Washington, D.C. – Seventy-two Members of Congress of the United States have urged President Barack Obama to formulate "new, creative strategies to encourage meaningful dialogue, protect Tibetan rights, and preserve their unique cultural, religious and linguistic identity" during the remaining months of his term in office.
This appeal was contained in a letter that was initiated by Congressman Jim McGovern. The letter also urges the Administration to take proactive steps to support the Dalai Lama and Tibet.
McGovern Leads 72 Lawmakers in Call for President Obama to Make Tibet a Priority in Final Months in Office.
Congressman McGovern has been a leading voice in Congress pushing for the United States to do more to support reforms that would strengthen human rights in Tibet. In November 2015, Congressman McGovern joined Democratic Leader Nancy Pelosi and other lawmakers on a trip to China and Tibet to urge Chinese leaders to enact reforms to increase the freedom and autonomy of the Tibetan people.
"We write to ask that you redouble efforts in support of the Tibetan people during your remaining months in office. We believe it is critically important to move beyond words to actions," McGovern and House lawmakers wrote in the letter to President Obama.
"The Tibetan people view the United States as their friend. It is time to honor that friendship with new, creative strategies to encourage meaningful dialogue, protect Tibetan rights, and preserve their unique cultural, religious and linguistic identity."
In the letter to President Obama, Congressman McGovern and House lawmakers call for:
U.S. government officials to invite the Dalai Lama to every event, on every occasion, where his knowledge and decades of reflections would be helpful for addressing the world's problems.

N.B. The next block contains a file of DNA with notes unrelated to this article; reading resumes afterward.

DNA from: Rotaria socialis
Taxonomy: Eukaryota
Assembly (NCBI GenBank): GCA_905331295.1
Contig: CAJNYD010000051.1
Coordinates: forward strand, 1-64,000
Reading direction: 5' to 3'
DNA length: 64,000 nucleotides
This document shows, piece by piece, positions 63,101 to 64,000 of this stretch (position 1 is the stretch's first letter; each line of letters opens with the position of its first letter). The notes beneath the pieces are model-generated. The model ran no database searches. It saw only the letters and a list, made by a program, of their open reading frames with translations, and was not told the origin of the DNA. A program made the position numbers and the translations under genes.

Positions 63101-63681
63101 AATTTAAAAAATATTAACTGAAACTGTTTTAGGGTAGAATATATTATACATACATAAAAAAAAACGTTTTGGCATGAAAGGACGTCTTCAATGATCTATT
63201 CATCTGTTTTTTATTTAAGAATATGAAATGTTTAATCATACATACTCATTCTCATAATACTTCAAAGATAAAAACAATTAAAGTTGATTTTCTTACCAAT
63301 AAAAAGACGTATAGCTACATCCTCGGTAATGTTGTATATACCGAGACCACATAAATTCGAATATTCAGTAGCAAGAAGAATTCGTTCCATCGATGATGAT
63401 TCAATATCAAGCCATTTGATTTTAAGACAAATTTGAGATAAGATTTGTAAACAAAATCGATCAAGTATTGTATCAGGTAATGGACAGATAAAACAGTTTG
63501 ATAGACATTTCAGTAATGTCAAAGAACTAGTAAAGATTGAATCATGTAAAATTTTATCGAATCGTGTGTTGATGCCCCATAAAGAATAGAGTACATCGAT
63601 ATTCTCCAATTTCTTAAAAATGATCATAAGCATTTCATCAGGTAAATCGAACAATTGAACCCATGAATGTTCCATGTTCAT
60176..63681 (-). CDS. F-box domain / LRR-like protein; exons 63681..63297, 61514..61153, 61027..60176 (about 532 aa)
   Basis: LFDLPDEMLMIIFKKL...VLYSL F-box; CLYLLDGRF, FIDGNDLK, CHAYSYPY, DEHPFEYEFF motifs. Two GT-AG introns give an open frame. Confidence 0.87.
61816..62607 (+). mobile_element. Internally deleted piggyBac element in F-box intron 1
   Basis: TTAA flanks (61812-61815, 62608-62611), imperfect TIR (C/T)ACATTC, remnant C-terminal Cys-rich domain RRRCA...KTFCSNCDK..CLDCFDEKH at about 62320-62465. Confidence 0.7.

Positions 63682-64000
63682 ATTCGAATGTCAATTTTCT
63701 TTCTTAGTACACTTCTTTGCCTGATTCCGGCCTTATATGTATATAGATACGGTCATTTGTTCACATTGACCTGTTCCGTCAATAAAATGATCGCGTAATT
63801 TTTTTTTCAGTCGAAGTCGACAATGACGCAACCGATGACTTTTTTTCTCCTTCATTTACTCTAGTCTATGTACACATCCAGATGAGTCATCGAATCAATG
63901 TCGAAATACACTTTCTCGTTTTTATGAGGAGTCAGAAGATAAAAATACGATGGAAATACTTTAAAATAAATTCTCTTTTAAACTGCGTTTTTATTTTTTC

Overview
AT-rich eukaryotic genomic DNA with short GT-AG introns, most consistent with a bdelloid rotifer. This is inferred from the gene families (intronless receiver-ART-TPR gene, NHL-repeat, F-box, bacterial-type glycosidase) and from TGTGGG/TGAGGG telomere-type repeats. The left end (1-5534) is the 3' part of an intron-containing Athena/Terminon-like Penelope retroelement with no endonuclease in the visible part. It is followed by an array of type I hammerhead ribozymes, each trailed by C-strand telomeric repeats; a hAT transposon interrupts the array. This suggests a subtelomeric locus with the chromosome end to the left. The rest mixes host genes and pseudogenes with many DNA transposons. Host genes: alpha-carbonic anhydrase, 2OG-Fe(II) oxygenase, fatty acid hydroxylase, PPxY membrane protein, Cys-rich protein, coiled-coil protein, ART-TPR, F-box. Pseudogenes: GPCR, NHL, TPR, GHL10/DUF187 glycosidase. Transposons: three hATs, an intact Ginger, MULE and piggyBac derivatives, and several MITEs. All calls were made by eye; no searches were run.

U.S. government officials to facilitate the involvement of the Dalai Lama or his representatives in the global debate on climate change and its potential consequences given Tibet's fragile environment, rapid warming, and critically important reserves of freshwater.
The establishment of a U.S. consular office in Lhasa, Tibet to help the U.S. observe and address the obstacles to freedom of movement that affect both Tibetans within China, and U.S. citizens, including Tibetan-Americans, who seek to travel to Tibetan areas of China.
The U.S. government to publicly support the right of the Dalai Lama to return to Tibet
President Obama to publicly and regularly call for the immediate and unconditional release of all Tibetan political prisoners held by the People's Republic of China whose cases have been documented by the Congressional-Executive Commission on China.
Enforcement of norms of reciprocity to ensure that senior Chinese officials responsible for restricting the access of U.S. officials, journalists, Tibetan-Americans and other citizens to Tibetan areas of China are themselves restricted in their travel when they are in the United States.
Other members of the state’s all-Democratic House delegation who signed the letter include Reps. Michael Capuano, Richard Neal, William Keating, Niki Tsongas, Joe Kennedy and Stephen Lynch.